From the Kitchen of Dr. Amy Rothenberg
This year before the last harvest was in, I was taken by surprise by a group of delicata squash lounging about on the edge of my small backyard garden. The trail of green tendrils last spring meandered away from seedlings I planted in early summer, followed by the bugle shaped bright-eyed yellow flowers hiding under exuberant leaves, giving way to the lilliputian squash that did what they knew how to do. In the long warm days of deep summer, they grew to 8 or 9 inches long and by the end of fall were now ready to be picked.
I did not grow up with this hearty squash beauty, rather ate the also-delicious acorn and butternut squash with the occasional pumpkin thrown in for variety.
But the delicata squash with is narrow body and playful green stripes, is my new favorite. When the sun shines on its taut skin, it seems to shout out I’M GOOD FOR YOU! PICK ME! It’s perfect for making one of my all-time favorite soups, squash soup or stuffed squash. In my mind, delicata offers a better volume balance between the shell and whatever stuffing contents you fill it with.
That said, what I’d like to focus on here are the squash seeds. They’re flavorful and nutritious, full of all kinds of nutrients like omega 3 fatty acids, protein, beta carotene and Vitamin C. Squash in general has been studied for its health benefits and shows that when part of an overall healthy lifestyle and diet, squash can help prevent cardiovascular disease, cancer and diabetes. Click on the words above to read about other ways we naturopathic doctors work with patients who want to prevent or treat these diagnoses.
The seeds of squash often find their way into the compost bin or trash. But I realized, wait — these seeds are also nutritious and delicious! This simple recipe can be used similarly for any squash or pumpkin seeds.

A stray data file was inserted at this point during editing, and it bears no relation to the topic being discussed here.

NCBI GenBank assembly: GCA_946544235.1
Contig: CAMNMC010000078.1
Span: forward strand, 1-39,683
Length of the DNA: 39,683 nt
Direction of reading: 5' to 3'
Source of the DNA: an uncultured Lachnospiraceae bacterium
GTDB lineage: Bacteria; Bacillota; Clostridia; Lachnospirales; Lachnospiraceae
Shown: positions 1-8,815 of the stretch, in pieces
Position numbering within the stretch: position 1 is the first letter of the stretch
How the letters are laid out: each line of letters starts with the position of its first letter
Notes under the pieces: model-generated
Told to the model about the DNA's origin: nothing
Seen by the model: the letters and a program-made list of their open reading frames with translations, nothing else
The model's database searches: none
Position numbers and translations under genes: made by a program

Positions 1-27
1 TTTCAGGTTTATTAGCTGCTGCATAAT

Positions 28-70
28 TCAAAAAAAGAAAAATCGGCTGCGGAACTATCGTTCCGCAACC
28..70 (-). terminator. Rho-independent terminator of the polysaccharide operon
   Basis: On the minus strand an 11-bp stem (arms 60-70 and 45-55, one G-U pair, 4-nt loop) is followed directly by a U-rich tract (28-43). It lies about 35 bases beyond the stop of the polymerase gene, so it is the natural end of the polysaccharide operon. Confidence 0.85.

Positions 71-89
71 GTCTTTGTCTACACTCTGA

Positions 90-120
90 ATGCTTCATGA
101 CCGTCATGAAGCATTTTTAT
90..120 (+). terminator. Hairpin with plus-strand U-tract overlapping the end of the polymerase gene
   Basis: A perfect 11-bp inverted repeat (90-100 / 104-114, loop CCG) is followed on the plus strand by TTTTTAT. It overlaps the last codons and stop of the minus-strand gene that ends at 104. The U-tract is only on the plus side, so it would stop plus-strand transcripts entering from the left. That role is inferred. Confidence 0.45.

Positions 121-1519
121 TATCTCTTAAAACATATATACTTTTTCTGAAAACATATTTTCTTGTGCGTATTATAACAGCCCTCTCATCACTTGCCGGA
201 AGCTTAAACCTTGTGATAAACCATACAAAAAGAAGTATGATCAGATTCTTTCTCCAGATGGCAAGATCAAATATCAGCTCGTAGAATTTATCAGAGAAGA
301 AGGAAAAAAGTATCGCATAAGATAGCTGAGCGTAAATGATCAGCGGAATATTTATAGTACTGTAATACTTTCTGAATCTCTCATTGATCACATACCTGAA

First, scoop out the seed-filled insides, separate the seeds from the pulpy strands by using a strainer with warm water running over the seeds. You don’t need to remove all the strands of squash as they will crisp up and be easily removed after baking. No need for added oil or to spray your pan, just spread a single layer the slippery batch of seeds on a baking sheet, and put in the oven at 250 degrees. Cooking on a low heat helps to preserve the fatty acid content. Sprinkle with a dash of tamari when they’ve dried out a bit and let that sizzle in among the seeds for a few more minutes. Do tend them closely — periodically get in there and stir the slowly roasting seeds. They will burn as the moisture escapes and the flavor concentrates. These seeds know just how to dry themselves out, puff up a little over the course of a half hour or so, to bring out that desirable crunch factor and a delicious toasted taste.
I let the browned seeds cool and store them in small glass jars and even give some away as small autumn gifts. Sometimes I toss a few on top of stuffed squash, in a circular process of linking the seed back to the finished product! Toasted squash seeds keep for weeks or more. I have on occasion found a small batch in the back of the fridge and feel triumphant that I have not eaten them all up the day I made them!